Dallas Has Highest Child Poverty Rate Among 10 Largest U.S. Cities, Report Finds
Five stories that have North Texas talking: A Lewisville clarinetist doesn’t want to go corporate just to ease her debt; bust your gut with five Dallas food challenges; what questions do you have about the election?; and more.
About 38 percent of children in Dallas live in poverty — the highest rate among the 10 largest U.S. cities, according to a report presented to city council Wednesday. That percentage means a family of four is living off less than $24,000 a year, The Dallas Morning News reports. Also in the report: More than 27,300 of Dallasites with full-time jobs live in poverty.
Read more from KERA News:
- One Crisis Away Initiative
- Texas Report Highlights Child Poverty, Racial Inequality
- In Dallas, Poverty Has Skyrocketed Over The Past Decade
- For Kids, Living In Poverty Is Living With Chronic Trauma, Experts Say
The Morning News says the statistics aren’t necessarily news to city council members, but how to change the numbers is still up in the air. The city’s Poverty Task Force, created in 2014 by Mayor Mike Rawlings to determine why an affluent city like Dallas has prominent poverty, says the problem can be tackled with efforts from not just City Hall but Dallas ISD, DART and nonprofit agencies, too.
Among several short- and long-term solutions offered Wednesday by council member, Mark Clayton, the council is "poised to approve one of them: tougher housing codes." [The Dallas Morning News]
- “I’ve tried several corporate jobs, and I just hated it. It’s just not in my soul. It’s not who I am.” Katie Combest, a 38-year-old clarinetist from Lewisville, has two bachelor’s degrees, a job she loves and $38,000 in student loan debt. Combest has one credit card with a low balance and a car that’s completely paid off. It’s just the student loans bogging her down. The debt, she says, is “kind of like a thorn in my side.” She faithfully pays on her loans each month, but she’s having trouble securing a mortgage and saving money for the future. Learn more about Combest in the video below and explore “Drowning In Debt” — the new installment of KERA’s One Crisis Away. [One Crisis Away]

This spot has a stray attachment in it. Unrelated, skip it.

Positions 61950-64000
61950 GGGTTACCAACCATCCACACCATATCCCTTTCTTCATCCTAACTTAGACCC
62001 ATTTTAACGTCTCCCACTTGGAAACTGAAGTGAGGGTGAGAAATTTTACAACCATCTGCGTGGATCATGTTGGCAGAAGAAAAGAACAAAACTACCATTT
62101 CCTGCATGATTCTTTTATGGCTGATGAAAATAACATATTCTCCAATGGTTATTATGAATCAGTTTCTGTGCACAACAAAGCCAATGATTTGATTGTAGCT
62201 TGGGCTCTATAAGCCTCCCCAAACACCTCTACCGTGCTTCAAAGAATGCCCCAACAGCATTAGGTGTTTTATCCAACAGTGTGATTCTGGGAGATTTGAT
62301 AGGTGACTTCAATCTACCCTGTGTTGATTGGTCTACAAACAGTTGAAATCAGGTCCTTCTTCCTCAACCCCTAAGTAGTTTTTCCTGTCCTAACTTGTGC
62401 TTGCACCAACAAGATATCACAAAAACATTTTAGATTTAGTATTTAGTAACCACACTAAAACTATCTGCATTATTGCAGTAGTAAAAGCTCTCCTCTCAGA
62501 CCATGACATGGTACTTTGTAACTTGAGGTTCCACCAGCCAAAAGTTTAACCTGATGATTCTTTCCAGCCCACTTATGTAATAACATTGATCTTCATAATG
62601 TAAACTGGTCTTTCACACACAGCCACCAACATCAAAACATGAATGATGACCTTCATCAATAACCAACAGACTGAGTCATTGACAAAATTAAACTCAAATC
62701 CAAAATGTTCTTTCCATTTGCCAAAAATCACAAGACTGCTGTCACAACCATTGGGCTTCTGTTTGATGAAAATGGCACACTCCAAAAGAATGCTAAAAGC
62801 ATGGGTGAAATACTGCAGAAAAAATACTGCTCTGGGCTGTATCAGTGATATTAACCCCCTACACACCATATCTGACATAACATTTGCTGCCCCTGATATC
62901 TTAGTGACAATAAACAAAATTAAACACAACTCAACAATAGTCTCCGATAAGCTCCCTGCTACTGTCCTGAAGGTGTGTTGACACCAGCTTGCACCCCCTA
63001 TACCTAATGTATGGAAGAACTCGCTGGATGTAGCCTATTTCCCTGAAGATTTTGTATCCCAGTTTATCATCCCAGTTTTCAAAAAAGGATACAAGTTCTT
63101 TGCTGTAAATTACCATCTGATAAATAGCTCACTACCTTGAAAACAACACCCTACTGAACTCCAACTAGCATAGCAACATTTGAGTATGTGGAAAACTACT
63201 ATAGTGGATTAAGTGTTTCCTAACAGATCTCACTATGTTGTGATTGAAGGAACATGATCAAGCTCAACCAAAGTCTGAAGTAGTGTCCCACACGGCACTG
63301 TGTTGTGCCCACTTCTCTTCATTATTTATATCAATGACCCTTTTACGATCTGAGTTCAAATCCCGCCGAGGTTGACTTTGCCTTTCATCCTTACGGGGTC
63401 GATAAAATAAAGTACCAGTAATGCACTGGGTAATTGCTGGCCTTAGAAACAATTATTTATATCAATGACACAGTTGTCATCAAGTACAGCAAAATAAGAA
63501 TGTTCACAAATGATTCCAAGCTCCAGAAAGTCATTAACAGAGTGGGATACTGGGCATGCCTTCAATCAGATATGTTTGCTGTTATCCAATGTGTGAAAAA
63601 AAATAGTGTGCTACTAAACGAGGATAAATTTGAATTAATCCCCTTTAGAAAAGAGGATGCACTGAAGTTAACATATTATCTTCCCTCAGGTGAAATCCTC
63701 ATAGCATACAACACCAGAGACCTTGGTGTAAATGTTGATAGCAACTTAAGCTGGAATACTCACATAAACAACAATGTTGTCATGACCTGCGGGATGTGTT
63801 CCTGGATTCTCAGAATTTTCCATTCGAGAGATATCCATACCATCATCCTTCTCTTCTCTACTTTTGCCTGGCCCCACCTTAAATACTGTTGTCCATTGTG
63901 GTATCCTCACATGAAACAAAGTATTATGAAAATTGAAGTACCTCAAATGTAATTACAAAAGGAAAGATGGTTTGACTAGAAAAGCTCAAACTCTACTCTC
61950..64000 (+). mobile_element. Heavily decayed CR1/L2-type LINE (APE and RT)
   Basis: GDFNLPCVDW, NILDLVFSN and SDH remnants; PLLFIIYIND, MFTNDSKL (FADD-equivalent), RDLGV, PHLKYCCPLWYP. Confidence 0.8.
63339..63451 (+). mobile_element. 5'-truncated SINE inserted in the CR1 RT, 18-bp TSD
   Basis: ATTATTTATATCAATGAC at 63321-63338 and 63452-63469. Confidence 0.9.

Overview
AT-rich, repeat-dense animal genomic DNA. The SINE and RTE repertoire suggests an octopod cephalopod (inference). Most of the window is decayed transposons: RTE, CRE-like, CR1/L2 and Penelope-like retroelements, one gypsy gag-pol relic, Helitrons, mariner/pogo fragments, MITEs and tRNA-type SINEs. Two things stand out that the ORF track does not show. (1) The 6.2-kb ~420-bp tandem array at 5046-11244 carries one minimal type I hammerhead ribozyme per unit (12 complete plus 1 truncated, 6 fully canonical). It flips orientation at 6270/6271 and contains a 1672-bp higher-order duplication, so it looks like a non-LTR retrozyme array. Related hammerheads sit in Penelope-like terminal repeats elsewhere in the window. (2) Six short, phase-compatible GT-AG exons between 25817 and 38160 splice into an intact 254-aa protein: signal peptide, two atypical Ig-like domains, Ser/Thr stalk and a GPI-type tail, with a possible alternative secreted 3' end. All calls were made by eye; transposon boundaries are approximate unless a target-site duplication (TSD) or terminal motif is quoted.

- The third season of KERA’s spotlight on indie film in Texas premieres tonight. The episode offers “a portrait of a year in the lives of four, small-town kids as they raise and care for farm animals to show in competition at a local county fair. Presented from the perspective of the kids themselves, the film is an affecting coming of age story, and a unique look at a formidable time in childhood.” “Frame of Mind” is a co-production of Video Association of Dallas and Art&Seek. The program airs at 10 p.m. on Thursdays on KERA TV. Check out this fall’s lineup, [Art&Seek]
- Why just eat to survive, when you can eat to win? Dallas has several crazy eating challenges that either with make you sick to your stomach or ready with a fork and knife. D Magazine rounded up five “gut-busting culinary trials in the city,” that range from a 7-pound burger to a 5-gallon bowl of pho. Here’s one from Serious Pizza in Deep Ellum: “Finish off a 30-inch, one-topping pizza and wash it down with a 40-ounce beer (water or soda available for those under 21) within an hour.” If you succeed, you get the $40 worth of food paid for, a gift certificate, shirt, koozie and more. The challenge has been up for five years, but no one has come out on the other side. [D Magazine]
- What big questions do you want answered by November? In Texas, there’s far more at stake in the 2016 election season than who takes the White House. There’s dysfunction in the Texas Democratic and Republican parties. And demographic change is accelerating. How is the national landscape affecting politics in Texas? Why lines are so long at the polls? Reporters from KERA and several stations across the state will dig into the most intriguing questions and story ideas from our listeners leading up to this year’s election. Submit your question or story idea below.